Tips from Furniture-Making Pros

Looking to get “back to basics” with woodworking and furniture making? Then ask the experts what they’d take with them if stranded in a rainforest with just three tools: The similarity in answers gives good guidance to all woodworkers.

“Since there would be no electricity, I’d take a pole lathe (which is run by foot power), an ax and a one-man, crosscut saw,” says expert woodworker Ernie Conover. “With these items I could fell timber and reduce it to sizes I could turn in the lathe to create pieces that are both beautiful and useful.”

Chair caning expert Lloyd Williams has similar thoughts. “A one-man, crosscut saw is essential to fell the trees and create workable planks,” says Williams, a furniture maker for the past 40 years. “Then, I’d want an old-fashioned brace & bit to bore assembly holes or make mortise. And, I’d need an 8-inch, double-cut Bastard file to dress them. With those tools I could be happy in that rainforest for a long time.”

Conover, who operates the Conover Workshops in Parkman, Ohio, has been making furniture for more than 30 years. He deals with furniture design, teaching and commissioned pieces on a daily basis and offers these tips for furniture-making Extreme How-To’ers considering going into the business:

  • Don’t underestimate your value. Set a good hourly rate and don’t be afraid to charge for your skills and services.
  • Whatever estimate of time you think up for a project, recognize that it will take more. Double your estimate.
  • Before going into business, know that it’s about more than the wood. Marketing skills are essential and must be employed on a daily basis to promote your woodworking products and services.
  • Consider this: Do you want to ruin a perfectly good hobby? You will have to make compromises in the name of economics that you may find hard to swallow. Be certain not to turn something you love into drudgery.

Conover, offers the following insight for furniture makers with a little more experience:

  • Network all you can. Attend workshops, symposiums and demonstrations.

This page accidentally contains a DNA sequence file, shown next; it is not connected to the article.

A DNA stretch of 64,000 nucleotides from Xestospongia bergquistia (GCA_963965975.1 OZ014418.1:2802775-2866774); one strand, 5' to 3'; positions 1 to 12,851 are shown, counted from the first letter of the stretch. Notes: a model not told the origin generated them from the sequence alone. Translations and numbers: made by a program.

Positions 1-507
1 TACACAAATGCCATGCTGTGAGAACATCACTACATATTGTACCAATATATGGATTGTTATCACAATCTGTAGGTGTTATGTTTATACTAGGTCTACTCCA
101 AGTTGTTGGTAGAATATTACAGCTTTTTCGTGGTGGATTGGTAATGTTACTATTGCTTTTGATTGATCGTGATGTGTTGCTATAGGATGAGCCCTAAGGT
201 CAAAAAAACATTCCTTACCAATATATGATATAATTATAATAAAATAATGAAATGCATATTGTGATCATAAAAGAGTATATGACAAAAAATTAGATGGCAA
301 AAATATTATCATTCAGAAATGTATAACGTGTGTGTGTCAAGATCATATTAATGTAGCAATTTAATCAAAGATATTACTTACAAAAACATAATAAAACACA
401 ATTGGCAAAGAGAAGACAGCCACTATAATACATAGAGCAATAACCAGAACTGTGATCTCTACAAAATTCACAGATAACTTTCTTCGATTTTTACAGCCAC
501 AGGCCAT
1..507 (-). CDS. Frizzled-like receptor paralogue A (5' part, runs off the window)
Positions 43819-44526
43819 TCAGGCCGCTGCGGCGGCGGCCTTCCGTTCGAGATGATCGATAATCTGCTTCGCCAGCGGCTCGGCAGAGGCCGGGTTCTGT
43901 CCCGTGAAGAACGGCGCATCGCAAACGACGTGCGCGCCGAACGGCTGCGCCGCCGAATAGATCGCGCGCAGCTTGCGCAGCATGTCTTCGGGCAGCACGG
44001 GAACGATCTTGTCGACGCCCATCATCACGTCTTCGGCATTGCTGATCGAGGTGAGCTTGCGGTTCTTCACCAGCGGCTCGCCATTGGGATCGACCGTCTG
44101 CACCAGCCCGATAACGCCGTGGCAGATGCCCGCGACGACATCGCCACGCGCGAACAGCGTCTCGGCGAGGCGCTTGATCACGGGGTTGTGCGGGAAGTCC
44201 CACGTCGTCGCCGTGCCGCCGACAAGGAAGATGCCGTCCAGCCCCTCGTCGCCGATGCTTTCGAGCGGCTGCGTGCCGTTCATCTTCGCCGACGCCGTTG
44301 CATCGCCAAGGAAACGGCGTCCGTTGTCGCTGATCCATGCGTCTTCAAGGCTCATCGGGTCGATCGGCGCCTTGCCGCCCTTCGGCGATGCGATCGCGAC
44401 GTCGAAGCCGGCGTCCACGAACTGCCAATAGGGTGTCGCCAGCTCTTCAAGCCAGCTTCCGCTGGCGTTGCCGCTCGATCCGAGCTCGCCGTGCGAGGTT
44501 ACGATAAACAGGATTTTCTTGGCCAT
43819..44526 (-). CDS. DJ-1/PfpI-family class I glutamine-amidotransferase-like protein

• Inspect other craftsmen’s work and learn from them.
  • Protect your secrets. Keep proprietary information on your process, supply sources and other competitive advantages close to your heart.
  • Never pass up the chance to advertise. Whether it’s helping Boy Scouts build birdhouses or talking to a local ladies club, take advantage of all opportunities to build your reputation.
  • Keep an updated portfolio available at all times.

Additional furniture-making tips come from chair caner Williams:

  • Invest in good quality tools. Bargain-priced tools are not necessarily bargains.
  • Use only power tools with needle or ball bearings.
  • Practice safety techniques at all times.
  • Respect your tools by maintaining them. Take a course at a Woodcraft store on tool sharpening, maintenance and handling. This is a great investment.
  • Cutting with dull blades gives you an uneven line.
  • Ask questions from the right people and train with the best. Stay away from big-box stores and concentrate on woodworking stores.
  • Rely on experience. Select web sites, woodworking stores, etc. from those with years of experience.
  • Use the 1-800 number of woodworking stores and tool companies when you have questions about their products – these folks are the experts.

Looking for more advice? Williams recommends selecting pieces of mahogany for easy furniture working. Alder is his second choice because it is not available everywhere, so its reception by customers is high. Conover prefers the rich hardwoods available in northeastern Ohio. “As an artist I love turning a cornucopia of maple, beech, cherry, walnut, oak and poplar into fine furniture,” says Williams. “Working with figured woods – including curly and blistered maple, curly cherry and blistered poplar – is exceptionally rewarding.

For more information on Ernie Conover’s store, facility and classes, visit

 Editor’s Note: This article was provided by Woodcraft. Visit 

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